"However, we cannot be sure whether it is part of the missing AirAsia plane," Putranto said. "We are now moving in that direction, which is in cloudy conditions."
Air Force spokesman Rear Marshal Hadi Tjahnanto told MetroTV that an Indonesian helicopter spotted two oily spots in the Java Sea east of Belitung island, much closer to where the plane lost contact than the objects viewed from the Australian plane. He said oil samples would be collected and analyzed to see if they are connected to the missing plane.
The disappearance and suspected crash caps an astonishingly tragic year for air travel in Southeast Asia, and Malaysia in particular. Malaysia-based AirAsia's loss comes on top of the still-unexplained disappearance of Malaysia Airlines Flight 370 in March with 239 people aboard, and the downing of Malaysia Airlines Flight 17 in July over Ukraine, which killed all 298 passengers and crew.
"Until today, we have never lost a life," AirAsia group CEO Tony Fernandes, who founded the low-cost carrier in 2001, told reporters in Jakarta airport. "But I think that any airline CEO who says he can guarantee that his airline is 100 percent safe, is not accurate."
In April, after the disappearance of Flight 370, AirAsia officials found themselves apologizing after their in-flight magazine, "travel 3Sixty," boasted that their planes would "never get lost."
Officials said at the time that the article had been printed before the other plane's disappearance. The article has resurfaced and made the rounds on social media in light of the Flight 8501 disappearance.
CEO Fernandes refused to address compensation issues or any changes that may be made to the airline as a result of the recent incident.
"We have carried 220 million people up to this point," he said. "Of course, there's going to be some reaction, but we are confident in our ability to fly people."
Indonesian President Joko "Jokowi" Widodo was in Indonesia's Papua province when the plane disappeared but was back in Jakarta, the capital, on Monday. He said he ordered an immediate review of all aviation procedures.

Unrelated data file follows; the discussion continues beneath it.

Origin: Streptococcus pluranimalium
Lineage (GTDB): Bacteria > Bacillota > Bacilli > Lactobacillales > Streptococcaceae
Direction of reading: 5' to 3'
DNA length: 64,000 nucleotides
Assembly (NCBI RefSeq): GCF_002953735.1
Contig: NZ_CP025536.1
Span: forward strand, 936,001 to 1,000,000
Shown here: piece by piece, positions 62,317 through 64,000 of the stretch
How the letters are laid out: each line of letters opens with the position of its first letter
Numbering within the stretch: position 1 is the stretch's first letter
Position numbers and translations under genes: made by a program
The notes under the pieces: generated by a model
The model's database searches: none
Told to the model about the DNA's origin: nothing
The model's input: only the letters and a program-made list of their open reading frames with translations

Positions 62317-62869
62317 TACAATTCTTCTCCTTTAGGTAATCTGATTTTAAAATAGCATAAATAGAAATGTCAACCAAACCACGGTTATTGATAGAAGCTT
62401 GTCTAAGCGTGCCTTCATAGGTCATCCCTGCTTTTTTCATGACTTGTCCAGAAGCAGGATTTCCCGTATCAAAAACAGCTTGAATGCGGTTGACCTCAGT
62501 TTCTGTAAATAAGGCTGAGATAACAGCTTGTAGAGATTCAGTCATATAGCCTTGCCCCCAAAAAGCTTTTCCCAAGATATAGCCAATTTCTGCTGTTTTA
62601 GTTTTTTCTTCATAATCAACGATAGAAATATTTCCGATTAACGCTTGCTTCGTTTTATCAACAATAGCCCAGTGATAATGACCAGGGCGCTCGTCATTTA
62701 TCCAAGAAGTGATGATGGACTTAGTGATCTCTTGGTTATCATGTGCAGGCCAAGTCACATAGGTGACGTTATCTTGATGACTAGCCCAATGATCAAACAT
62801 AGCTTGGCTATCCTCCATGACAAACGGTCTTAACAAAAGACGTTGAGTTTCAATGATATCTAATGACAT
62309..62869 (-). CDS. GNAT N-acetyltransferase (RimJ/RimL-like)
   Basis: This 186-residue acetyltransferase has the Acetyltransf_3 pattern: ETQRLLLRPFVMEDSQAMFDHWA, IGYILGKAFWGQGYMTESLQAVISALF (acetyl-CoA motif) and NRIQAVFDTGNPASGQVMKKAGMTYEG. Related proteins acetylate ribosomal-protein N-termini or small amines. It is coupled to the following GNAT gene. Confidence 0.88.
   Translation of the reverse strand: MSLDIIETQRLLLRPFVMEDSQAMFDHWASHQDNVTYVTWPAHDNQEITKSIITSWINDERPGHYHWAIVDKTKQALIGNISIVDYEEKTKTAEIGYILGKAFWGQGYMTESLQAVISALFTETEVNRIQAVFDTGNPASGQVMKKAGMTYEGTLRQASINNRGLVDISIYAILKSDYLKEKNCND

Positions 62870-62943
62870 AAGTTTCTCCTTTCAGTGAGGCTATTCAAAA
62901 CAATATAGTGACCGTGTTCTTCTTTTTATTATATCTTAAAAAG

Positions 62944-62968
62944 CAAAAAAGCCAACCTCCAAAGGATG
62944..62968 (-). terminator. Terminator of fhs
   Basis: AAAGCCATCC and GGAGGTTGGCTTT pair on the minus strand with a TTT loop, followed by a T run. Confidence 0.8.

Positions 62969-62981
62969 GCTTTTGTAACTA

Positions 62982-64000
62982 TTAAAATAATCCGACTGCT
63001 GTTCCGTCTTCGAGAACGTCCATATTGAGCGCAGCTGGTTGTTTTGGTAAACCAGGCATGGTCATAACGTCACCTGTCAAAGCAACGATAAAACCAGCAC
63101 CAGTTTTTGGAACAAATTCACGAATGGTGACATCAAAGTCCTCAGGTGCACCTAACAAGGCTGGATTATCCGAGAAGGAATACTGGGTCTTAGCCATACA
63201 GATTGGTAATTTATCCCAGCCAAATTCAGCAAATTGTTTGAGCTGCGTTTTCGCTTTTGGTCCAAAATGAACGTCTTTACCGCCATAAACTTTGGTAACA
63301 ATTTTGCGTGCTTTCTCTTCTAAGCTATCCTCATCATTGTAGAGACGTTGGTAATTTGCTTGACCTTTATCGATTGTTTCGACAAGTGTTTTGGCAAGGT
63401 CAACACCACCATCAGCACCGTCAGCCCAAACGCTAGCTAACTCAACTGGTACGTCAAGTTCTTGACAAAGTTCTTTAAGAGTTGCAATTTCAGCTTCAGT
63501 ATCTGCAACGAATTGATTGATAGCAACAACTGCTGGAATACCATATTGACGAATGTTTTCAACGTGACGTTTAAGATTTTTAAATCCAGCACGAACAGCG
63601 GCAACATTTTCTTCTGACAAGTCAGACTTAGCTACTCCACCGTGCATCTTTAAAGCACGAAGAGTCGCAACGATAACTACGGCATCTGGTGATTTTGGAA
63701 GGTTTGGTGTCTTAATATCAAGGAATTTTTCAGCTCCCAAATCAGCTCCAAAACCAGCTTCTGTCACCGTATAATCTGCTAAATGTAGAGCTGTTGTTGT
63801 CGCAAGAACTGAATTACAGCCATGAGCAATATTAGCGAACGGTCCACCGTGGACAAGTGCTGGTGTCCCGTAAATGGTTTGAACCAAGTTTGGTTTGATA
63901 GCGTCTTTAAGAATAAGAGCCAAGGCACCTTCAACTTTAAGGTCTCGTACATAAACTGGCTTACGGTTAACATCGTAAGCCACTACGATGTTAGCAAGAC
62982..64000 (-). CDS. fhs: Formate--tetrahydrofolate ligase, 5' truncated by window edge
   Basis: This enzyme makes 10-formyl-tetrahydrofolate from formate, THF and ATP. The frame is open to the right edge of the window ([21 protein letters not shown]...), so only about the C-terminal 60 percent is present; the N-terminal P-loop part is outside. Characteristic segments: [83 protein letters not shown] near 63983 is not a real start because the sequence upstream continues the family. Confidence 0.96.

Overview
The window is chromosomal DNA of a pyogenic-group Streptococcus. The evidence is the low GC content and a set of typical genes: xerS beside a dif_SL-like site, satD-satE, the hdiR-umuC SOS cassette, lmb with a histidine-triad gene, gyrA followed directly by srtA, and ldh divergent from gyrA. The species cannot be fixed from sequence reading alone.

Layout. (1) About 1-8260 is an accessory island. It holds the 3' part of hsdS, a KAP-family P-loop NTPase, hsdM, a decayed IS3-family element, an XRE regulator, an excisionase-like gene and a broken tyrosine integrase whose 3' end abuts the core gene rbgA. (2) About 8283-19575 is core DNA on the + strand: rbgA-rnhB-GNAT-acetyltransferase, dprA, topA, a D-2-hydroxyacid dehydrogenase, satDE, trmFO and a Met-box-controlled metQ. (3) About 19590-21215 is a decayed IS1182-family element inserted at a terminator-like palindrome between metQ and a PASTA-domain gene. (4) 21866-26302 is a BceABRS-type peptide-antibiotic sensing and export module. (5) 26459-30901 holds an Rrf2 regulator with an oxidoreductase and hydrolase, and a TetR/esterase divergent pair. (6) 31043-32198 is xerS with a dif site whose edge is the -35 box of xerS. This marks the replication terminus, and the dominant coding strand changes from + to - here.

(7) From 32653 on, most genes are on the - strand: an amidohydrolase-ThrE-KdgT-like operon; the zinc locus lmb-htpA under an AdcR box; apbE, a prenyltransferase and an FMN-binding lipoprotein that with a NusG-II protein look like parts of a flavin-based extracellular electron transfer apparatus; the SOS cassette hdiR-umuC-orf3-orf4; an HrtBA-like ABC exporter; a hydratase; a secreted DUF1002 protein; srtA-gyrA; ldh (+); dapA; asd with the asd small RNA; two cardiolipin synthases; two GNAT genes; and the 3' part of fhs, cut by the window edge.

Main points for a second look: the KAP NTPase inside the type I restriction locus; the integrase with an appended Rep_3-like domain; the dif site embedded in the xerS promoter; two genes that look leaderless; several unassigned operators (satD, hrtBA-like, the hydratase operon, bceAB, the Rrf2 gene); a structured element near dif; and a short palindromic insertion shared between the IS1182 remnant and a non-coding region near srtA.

"I was very shocked (by the disappearance) and I could feel the concern, the frustration and the sadness experienced by the passengers' families, and I believe also felt by all the people of Indonesia," Jokowi said at a press conference.
Nearly all the passengers and crew are Indonesians, who are frequent visitors to Singapore, particularly on holidays.
Ruth Natalia Puspitasari, who would have turned 26 on Monday, was among them. Her father, Suyanto, sat with his wife, who was puffy-eyed and coughing, near the family crisis center at Surabaya's airport.
Suyanto remembers the concern his daughter showed for the families of the MH370 tragedy. Puspitasari once told him how sad it must be for the victims' relatives who were left waiting for their loved ones with no certainty.
"Now she is gone in the missing plane, and we should face this sorrow, I can't believe it!" he said, tears rolling down his cracked cheeks. "This is too hard to be faced."
He was still sleeping when Puspitasari left for the airport with her fiance and future in-laws for a New Year's vacation. But he called her just before she boarded, and she told him excitedly that they planned to celebrate her birthday in Singapore.
"I don't want to experience the same thing with what was happened with Malaysia Airlines," he said as his wife wept. "It could be a long suffering."
Few believe this search will be as perplexing as the ongoing one for Flight 370, where what happened onboard remains a total mystery. Authorities suspect the plane was deliberately diverted by someone on board and ultimately lost in a remote area of the Indian Ocean where the water is notoriously deep. Flight 8501 vanished over a heavily traveled sea that is relatively shallow, with no sign of foul play.
Flight 8501 had been airborne for about 42 minutes when it lost contact.
The plane had an Indonesian captain, Iryanto, who uses one name, and a French co-pilot, five cabin crew members and 155 passengers, including 17 children and one infant, the airline said in a statement. Among the passengers were three South Koreans, a Malaysian, a British national and his 2-year-old Singaporean daughter. The rest were Indonesians.
AirAsia said the captain had more than 20,000 flying hours.
"Papa, come home, I still need you," Angela Anggi Ranastianis, the captain's 22-year-old daughter, pleaded on social media late Sunday, which was widely quoted by Indonesian press. "Bring back my papa. Papa, please come home."
At Iryanto's house in the East Java town of Sidoarjo, neighbors, relatives and friends gathered Monday to pray and recite the Quran to support the distraught family. Their desperate cries were so loud, they could sometimes be heard outside where three televisions had been set up to monitor search developments.
"He is a good man. That's why people here appointed him as our neighborhood chief for the last two years," said Bagianto Djoyonegoro, a friend and neighbor.
Many recalled him as an experienced Air Force pilot who flew F-16 fighter jets before becoming a commercial airline pilot.
His co-pilot, Remi Plesel, had been in Indonesia three years and loved to fly, his sister, Renee, told France's RTL radio.
"He told me that things were going well, that he'd had a good Christmas. He was happy. The rains were starting, the weather was bad. It was raining a lot," she said.